At the front line of health care, policy, or research in a developing country? Get your stories, plans, reports, or results published here for the world to see. Contact Robert Walgate

The reality of TB in Malawi

9 July 2009, 23:10

Comments - Commentaires

by Charles Mkoka, Lilongwe, Malawi

TB is ranked as one of the top killer diseases in Malawi according to the technical division of the country’s National TB Control Programme (NTCP), together with malaria and HIV/AIDS. Annually an estimated 30 000 people are treated for TB in Malawi and 8 000 die of the disease.

Before the HIV/AIDS epidemic rates of infection were much lower, with public health facilities having to treat only 5 000 TB patients per year. The government declared a TB emergency on 27 March 2007 – since when the NTCP has been focusing on delivering ‘universal access’ to tuberculosis diagnosis and treatment, until the disease is no longer a public health problem.

However this initiative has been slow to take shape. Much more needs to be done to reach everyone, but with funding from the Global Fund to Fight AIDS, Tuberculosis and Malaria the NTCP intends to equip 135 health centres through out the country to carry out full time work on TB testing at local level.

One of the big challenges for TB has always been the cost and difficulty of transport, particularly for the sick, which has meant some patients don’t coming for testing, or fail to return for their results. “We have discovered through surveys that most people in villages are just not accessing health services – such as TB detection services – easily” a staff member of the NTCP, technical division, confirmed to EAGLES. Bus fares and other costs must be paid – by people the majority of whom survive on less than US$ 1 a day, according to the UN Development Programme.

In response the NTCP has established sputum collection centres in hard-to-reach rural areas that lack health facilities. And members of local communities are volunteering to collect sputum from people with TB symptoms, and take the samples to the collection centres.

NTCP is also encouraging voluntary home-based care services, delivered by community volunteers who observe and follow up on cases treatment for TB patients.

A good example of how communities are playing a participatory role in combating tuberculosis is Mtsiriza, a rural community on the outskirts of Malawi’s capital Lilongwe. Resident of Mtsiriza John Amos Phiri has been cured from TB due to the new centre in the area. “I was sick for about a year, and I haven’t been able to work at al” he said. I only got diagnosed with TB when a medical facility was set up here in my village.”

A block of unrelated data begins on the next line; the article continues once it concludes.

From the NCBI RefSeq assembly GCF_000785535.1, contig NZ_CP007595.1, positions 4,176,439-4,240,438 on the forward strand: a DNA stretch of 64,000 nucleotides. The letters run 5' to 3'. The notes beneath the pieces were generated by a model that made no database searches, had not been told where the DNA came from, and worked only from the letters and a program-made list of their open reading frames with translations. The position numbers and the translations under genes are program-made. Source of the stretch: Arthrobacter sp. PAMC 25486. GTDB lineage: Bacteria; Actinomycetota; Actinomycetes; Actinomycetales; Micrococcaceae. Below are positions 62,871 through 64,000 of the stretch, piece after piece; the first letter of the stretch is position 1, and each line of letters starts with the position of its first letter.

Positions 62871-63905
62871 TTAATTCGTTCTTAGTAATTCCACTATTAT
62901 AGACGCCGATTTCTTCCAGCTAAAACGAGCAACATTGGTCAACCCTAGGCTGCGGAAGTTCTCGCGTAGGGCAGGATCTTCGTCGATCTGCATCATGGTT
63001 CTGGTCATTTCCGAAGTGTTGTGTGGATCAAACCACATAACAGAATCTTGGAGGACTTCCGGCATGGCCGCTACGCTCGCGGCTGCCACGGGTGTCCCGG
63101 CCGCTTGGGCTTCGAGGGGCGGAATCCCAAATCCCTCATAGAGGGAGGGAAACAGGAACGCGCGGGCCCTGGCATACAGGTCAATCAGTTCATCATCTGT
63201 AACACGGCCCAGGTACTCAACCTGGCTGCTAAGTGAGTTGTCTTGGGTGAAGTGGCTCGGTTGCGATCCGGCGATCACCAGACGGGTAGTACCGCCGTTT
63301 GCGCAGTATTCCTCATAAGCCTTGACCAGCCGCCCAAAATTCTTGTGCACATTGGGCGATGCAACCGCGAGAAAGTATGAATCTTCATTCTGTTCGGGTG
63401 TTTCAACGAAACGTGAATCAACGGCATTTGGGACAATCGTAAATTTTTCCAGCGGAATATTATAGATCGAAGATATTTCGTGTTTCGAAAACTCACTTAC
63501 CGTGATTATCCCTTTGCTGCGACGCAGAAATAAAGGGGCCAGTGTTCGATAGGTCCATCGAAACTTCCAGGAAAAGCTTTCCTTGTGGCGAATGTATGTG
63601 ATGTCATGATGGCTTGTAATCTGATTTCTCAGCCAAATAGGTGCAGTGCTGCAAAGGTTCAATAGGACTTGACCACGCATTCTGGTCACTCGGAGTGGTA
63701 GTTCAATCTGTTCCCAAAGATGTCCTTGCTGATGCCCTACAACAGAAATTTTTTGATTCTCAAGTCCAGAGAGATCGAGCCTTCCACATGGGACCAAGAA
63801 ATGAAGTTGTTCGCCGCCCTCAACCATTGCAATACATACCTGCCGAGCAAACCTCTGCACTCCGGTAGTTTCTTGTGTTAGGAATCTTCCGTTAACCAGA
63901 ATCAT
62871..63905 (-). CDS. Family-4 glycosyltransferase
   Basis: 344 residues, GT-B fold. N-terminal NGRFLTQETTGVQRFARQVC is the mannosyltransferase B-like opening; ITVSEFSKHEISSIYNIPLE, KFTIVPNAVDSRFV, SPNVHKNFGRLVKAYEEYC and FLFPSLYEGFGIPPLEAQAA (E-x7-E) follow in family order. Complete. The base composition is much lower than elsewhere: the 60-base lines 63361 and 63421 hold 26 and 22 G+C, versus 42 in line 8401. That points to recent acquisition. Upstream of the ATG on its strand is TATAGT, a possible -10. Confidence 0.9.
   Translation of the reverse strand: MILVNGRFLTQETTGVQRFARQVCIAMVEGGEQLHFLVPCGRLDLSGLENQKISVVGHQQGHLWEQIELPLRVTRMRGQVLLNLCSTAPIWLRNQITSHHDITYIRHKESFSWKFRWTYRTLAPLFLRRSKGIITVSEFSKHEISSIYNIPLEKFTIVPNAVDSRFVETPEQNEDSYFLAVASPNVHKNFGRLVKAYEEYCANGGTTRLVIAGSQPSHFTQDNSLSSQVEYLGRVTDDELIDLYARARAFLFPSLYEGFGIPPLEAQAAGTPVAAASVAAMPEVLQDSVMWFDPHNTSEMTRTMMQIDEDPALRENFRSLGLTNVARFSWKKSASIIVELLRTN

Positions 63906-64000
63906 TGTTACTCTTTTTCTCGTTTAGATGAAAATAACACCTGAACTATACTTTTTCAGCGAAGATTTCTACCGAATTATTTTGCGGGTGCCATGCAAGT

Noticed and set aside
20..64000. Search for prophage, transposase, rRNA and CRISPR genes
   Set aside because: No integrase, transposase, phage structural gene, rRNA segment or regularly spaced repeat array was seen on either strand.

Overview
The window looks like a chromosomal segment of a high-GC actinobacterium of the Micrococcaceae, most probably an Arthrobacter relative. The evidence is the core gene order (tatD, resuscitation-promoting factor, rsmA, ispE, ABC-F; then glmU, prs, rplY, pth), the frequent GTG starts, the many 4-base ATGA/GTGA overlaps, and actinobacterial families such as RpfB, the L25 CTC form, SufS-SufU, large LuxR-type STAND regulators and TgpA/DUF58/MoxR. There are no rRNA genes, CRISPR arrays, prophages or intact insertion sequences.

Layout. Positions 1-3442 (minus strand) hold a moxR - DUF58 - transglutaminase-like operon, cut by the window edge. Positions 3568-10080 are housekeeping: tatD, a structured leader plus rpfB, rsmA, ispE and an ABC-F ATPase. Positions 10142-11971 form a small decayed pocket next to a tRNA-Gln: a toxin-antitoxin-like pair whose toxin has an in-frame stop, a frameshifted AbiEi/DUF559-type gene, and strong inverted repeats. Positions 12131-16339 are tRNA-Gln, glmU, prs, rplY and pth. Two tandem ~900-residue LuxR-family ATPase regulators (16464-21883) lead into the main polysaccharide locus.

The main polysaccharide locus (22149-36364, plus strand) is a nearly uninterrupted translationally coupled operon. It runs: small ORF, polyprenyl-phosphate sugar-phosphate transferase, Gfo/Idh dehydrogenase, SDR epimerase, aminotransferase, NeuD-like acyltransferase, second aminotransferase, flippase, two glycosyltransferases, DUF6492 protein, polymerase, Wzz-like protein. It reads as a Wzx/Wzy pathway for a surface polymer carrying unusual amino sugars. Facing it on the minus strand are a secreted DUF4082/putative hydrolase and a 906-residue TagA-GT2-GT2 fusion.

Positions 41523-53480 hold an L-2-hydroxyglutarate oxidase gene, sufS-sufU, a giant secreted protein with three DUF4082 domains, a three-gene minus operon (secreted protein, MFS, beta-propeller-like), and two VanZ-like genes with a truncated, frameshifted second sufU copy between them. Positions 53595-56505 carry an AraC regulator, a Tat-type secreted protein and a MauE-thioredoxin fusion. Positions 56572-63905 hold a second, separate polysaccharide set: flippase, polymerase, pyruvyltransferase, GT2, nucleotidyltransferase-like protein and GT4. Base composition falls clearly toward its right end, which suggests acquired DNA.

Phiri believes the NTCP initiative of bringing health care to the people, instead of expecting people to make their way to health facilities saved his life. “The testing service came to my area just in time to save me” he observed.

The community TB initiative also encourages all members of a household with a TB patient, especially children, to be tested, and home-based care using community “guardians” to observe and follow up with TB patients.

NTCP has also established walk-in centres in the country’s main health facilities, such as referral hospitals, to enable people to access TB testing services without having to join the long queues of patients requiring other hospital services.

According to former director of the NTCP Professor Felix Salaniponi, key targets include training of health workers at district and health centre levels on universal access strategies, the establishment of community based sputum collection points, establishment of walk-in programmes at health facilities, intensifying tuberculosis contact tracing with good record keeping, intensified case finding among high risk groups (prisoners, HIV-positive patients, and HIV treatment clinics among others), expansion of TB microscopy services for diagnosis, involvement of other stakeholders and strengthening of the monitoring and supervision of TB services.

Although the death rate among new, smear positive cases remained high at 13% in 2008, there has been a remarkable decline from the 2005 rate of 16%. Most of these deaths have been attributed to complications due to the HIV/AIDS pandemic. Default rates have stabilised at around 3%, although some treatment centres registered much higher rates.

Prisons in Malawi are very high risk places for the spread of TB. The NTCP therefore intensified TB control activities in all prisons, seeking to ensure that diagnostic and treatment centres are established in all major prisons to ensure that all TB positive inmates are properly cared for.

Although research is one of the main goals for the NTCP, according to the latest programme report in 2006 very little was achieved as a result of lack of capacity in the programme. However in January 2007, the department was reorganised and more research officers were deployed to assist in the planning and conduct of research activities.

Despite these plans and advances, the high HIV/AIDS prevalence in Malawi has had an impact on the success of the TB program.

A 2007 HIV sero-survey of antenatal clinics estimated a national prevalence of 12%, implying a total of roughly 900 000 Malawians living with HIV/AIDS. An independent, countrywide survey indicated that 72% of all TB patients were HIV positive, a much higher percentage than previous estimates. This finding is in line with the 2008 WHO estimate that 70% of new TB patients have HIV.

So NTCP now offers ‘active screening’ at its TB testing centres, which means that HIV testing is offered in combination with TB tests. This way, government tries to identify the large number of TB/HIV co-infections.

In 2008, an estimated 3.5% of new TB cases were multidrug-resistant, MDR-TB; extensively drug-resistant XDR-TB has not been reported in Malawi.


Please write your comments below, click preview, and then submit

Textile Help